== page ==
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Did Bob Ferguson go too far responding to fellow Fergusons?

Ferguson wanted the secretary of state to redo the ballot to reduce voter confusion. Mark Mullet, a Democratic rival in the governor’s race, says such a move would’ve broken the law.

By Jerry Cornfield, Washington State Standard
Published: May 21, 2024, 2:23pm

Democratic candidate Bob Ferguson pursued various hardball political and legal tactics to get two opponents who share his name out of the governor’s race — including an option the secretary of state said Washington election law doesn’t allow.

Now, rival Democratic candidate Mark Mullet is accusing Ferguson of going too far, arguing that he pressed Secretary of State Steve Hobbs to break the law. At issue is Ferguson’s demand that Hobbs redo the order of candidates on the ballot.

Mullet’s broadside, delivered Monday, renews attention on the brief firestorm ignited when Republican activist Glen Morgan recruited two other Bob Fergusons to file on May 10 as last-minute candidates in the race.

The lesser-known Fergusons, one from Yakima and the other from Graham, did drop out amid threats from the frontrunning Ferguson — who is the state attorney general — to see them criminally prosecuted for trying to confuse and mislead voters with their candidacies.

“I completely condemn what those two Bobs did,” Mullet said in an interview.

“That said, it is shocking to see the attorney general requesting other agencies to break the law. That’s how bad he wants this office. This speaks directly to Bob Ferguson’s character and that should matter to every voter in the state,” Mullet added.

Ferguson responded sharply, saying Mullet “does not” know the law and insisting there are provisions in state code providing Hobbs authority to do what is needed to alleviate voter confusion, including revising the order of candidates on the ballot.

“It’s unfortunate Mullet does not support this simple act for election integrity, but perhaps the fact that he would have benefited from that confusion explains his anti-democratic position,” Ferguson said in a statement.

A ‘spirited conversation’

When the other two Fergusons entered the race, Attorney General Ferguson called it a scheme to trick voters, dilute his vote, and prevent him from advancing past the primary.

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He and lawyers for the state Democratic Party spent the weekend following Friday, May 10 digging into the two Bobs’ backgrounds and delivering cease-and-desist letters to their homes, letting them know they could land in jail if they didn’t withdraw.

On May 13, Ferguson held a press conference in Seattle, vowing to see them prosecuted for violating an 81-year-old state law that makes it a felony to challenge someone with the same name “and whose political reputation is widely known, with intent to confuse and mislead the electors.”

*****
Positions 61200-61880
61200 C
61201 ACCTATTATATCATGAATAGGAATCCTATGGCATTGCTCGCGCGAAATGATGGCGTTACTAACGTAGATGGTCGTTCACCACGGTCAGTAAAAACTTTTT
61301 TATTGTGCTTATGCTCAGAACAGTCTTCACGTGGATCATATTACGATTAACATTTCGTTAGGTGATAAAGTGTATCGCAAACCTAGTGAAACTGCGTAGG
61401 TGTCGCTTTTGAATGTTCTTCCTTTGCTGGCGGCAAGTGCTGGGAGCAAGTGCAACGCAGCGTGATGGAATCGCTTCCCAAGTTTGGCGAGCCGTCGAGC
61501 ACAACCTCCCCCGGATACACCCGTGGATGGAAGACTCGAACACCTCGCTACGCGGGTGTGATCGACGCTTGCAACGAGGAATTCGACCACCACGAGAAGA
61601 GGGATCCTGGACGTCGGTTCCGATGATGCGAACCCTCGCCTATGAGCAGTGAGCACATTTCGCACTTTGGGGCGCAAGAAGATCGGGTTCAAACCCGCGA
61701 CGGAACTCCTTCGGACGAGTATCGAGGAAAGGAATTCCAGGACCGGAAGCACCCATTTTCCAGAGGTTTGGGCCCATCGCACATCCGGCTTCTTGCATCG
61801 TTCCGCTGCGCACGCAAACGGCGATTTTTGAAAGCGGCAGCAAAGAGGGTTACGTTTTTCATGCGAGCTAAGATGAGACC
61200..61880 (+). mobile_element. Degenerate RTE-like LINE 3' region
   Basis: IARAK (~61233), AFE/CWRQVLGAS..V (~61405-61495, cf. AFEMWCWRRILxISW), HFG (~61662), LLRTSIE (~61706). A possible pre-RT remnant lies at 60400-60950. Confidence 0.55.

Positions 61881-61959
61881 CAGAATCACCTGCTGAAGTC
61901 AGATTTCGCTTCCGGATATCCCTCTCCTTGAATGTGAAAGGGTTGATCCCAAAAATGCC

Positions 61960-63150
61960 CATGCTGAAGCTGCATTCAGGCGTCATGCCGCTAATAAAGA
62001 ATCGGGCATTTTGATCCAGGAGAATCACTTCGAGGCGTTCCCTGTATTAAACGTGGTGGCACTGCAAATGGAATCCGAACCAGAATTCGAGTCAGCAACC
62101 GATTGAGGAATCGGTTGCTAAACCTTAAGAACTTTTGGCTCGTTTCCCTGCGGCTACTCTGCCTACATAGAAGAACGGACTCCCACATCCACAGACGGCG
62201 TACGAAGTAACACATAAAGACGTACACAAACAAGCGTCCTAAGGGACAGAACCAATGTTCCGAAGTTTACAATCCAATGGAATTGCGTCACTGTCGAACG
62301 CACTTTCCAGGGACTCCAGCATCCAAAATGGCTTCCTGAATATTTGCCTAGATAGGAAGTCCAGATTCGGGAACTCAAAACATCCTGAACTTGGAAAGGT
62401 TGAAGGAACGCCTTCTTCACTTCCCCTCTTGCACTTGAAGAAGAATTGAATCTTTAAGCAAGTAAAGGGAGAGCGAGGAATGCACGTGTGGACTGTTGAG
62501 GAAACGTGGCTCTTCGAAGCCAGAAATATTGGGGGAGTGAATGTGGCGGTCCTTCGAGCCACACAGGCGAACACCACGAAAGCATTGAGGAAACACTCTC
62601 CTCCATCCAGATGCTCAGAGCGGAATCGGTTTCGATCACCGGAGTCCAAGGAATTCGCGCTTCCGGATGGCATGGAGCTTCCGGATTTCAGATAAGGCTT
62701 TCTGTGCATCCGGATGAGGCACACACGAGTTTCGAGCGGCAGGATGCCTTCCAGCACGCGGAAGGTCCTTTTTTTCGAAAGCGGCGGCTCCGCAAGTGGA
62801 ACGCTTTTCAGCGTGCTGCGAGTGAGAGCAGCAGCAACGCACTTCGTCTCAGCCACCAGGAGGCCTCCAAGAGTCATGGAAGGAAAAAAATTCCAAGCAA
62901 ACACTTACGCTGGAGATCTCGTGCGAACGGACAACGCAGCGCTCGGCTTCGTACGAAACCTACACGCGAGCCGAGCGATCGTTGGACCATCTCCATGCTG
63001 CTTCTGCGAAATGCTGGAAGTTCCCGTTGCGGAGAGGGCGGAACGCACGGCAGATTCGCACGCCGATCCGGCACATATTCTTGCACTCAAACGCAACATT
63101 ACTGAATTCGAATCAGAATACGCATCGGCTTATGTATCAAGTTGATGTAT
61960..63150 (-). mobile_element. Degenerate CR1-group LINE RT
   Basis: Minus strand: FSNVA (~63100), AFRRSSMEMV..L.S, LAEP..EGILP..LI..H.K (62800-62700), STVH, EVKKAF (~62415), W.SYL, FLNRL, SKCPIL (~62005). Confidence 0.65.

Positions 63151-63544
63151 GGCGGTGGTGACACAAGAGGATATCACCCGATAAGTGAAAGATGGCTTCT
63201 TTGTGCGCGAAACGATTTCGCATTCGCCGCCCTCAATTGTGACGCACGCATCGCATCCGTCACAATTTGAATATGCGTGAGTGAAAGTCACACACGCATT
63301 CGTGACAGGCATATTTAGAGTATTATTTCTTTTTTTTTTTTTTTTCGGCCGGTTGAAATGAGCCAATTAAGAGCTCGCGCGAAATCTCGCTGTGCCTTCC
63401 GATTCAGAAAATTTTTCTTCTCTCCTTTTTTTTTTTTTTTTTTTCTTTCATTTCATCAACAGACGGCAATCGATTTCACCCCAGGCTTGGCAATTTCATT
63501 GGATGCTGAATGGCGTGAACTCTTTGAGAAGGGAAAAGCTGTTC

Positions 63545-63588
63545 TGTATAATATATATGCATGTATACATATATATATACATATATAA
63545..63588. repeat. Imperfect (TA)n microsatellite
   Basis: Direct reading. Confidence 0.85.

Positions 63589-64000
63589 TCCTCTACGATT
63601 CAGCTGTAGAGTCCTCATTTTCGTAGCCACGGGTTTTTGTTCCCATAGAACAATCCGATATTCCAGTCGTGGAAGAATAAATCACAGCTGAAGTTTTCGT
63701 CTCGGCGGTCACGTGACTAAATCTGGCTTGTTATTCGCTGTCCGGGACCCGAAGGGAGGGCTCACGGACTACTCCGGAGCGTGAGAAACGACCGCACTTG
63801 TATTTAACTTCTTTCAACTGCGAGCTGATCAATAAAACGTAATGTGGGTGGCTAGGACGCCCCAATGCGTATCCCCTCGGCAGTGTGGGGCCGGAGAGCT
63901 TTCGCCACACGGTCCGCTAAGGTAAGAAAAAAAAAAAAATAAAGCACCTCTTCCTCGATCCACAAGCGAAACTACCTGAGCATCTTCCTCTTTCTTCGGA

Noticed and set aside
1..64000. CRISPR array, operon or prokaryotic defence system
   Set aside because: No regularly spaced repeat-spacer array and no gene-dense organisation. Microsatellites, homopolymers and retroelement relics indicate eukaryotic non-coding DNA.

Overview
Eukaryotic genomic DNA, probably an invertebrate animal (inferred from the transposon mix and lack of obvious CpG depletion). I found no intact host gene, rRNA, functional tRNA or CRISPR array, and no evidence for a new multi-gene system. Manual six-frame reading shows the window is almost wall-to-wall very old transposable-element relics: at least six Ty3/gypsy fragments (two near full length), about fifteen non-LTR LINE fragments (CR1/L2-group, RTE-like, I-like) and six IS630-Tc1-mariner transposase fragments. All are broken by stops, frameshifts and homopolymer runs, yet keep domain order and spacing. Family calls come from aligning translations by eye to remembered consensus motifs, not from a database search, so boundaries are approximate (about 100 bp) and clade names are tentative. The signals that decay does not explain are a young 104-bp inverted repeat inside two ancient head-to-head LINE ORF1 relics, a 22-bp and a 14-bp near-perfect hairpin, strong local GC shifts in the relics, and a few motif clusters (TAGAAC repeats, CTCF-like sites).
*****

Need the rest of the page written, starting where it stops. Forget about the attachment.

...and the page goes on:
That same day, Zachary Pekelis, Ferguson’s attorney, sent a letter to Hobbs saying he must include occupations for all three and redo the ballot so the other Fergusons appeared behind the attorney general. The order set by state election officials had Bob Arthur Ferguson of Yakima appearing second, Bob Benjamin Ferguson of Graham third and Bob Ferguson of Seattle in the 13th spot.

After getting the letter, Hobbs phoned Ferguson to let him know he would include occupations for each but not mess with the order of names on the ballot.

“I was surprised he was asking me to do something that I clearly cannot do because it is in the [law],” Hobbs said. “He was very upset. It was a spirited conversation.”

“I think Glen Morgan and the Bobs broke the law,” Hobbs said. “So I’ve got this bad criminal action going but at the same time I have to follow the law.”

Hobbs stressed state law, embodied in the Revised Code of Washington, or RCW, supersedes regulatory directives of the Washington Administrative Code, or WAC. “It doesn’t take a first-year law student to know that,” he said.

He said he followed RCW 29A.36.131 which says the election officer “shall determine by lot” the order in which the names of candidates will appear on ballots.

But Ferguson contended a provision in the Washington Administrative Code, 434-215-060, gives Hobbs discretion to rearrange the ballot to lessen voter confusion.

“Washington state code specifically grants the Secretary of State authority to ‘differentiate between the candidates by … any other means which, in the judgment of the filing officer, fairly and impartially distinguishes the candidates’,” he said in a statement.

To do anything less, Pekelis wrote in his letter, “would represent a dereliction of duty, establish a dangerous precedent, and turn a blind eye to the criminal corruption of the democratic process.”

Ferguson said he was prepared to sue to force Hobbs’ hand. “We would have won. A judge in Thurston County would not allow a ballot to proceed with a fraudulent Bob in one place and another Bob in another place,” he said in an interview.

Ferguson insinuated Hobbs’ reluctance might be tied to his endorsement of Mullet. Hobbs said the two never spoke about his decision.


Washington State Standard is part of States Newsroom, a nonprofit news network supported by grants and a coalition of donors as a 501c(3) public charity. Washington State Standard maintains editorial independence. Contact Editor Bill Lucia for questions: info@washingtonstatestandard.com. Follow Washington State Standard on Facebook and Twitter.

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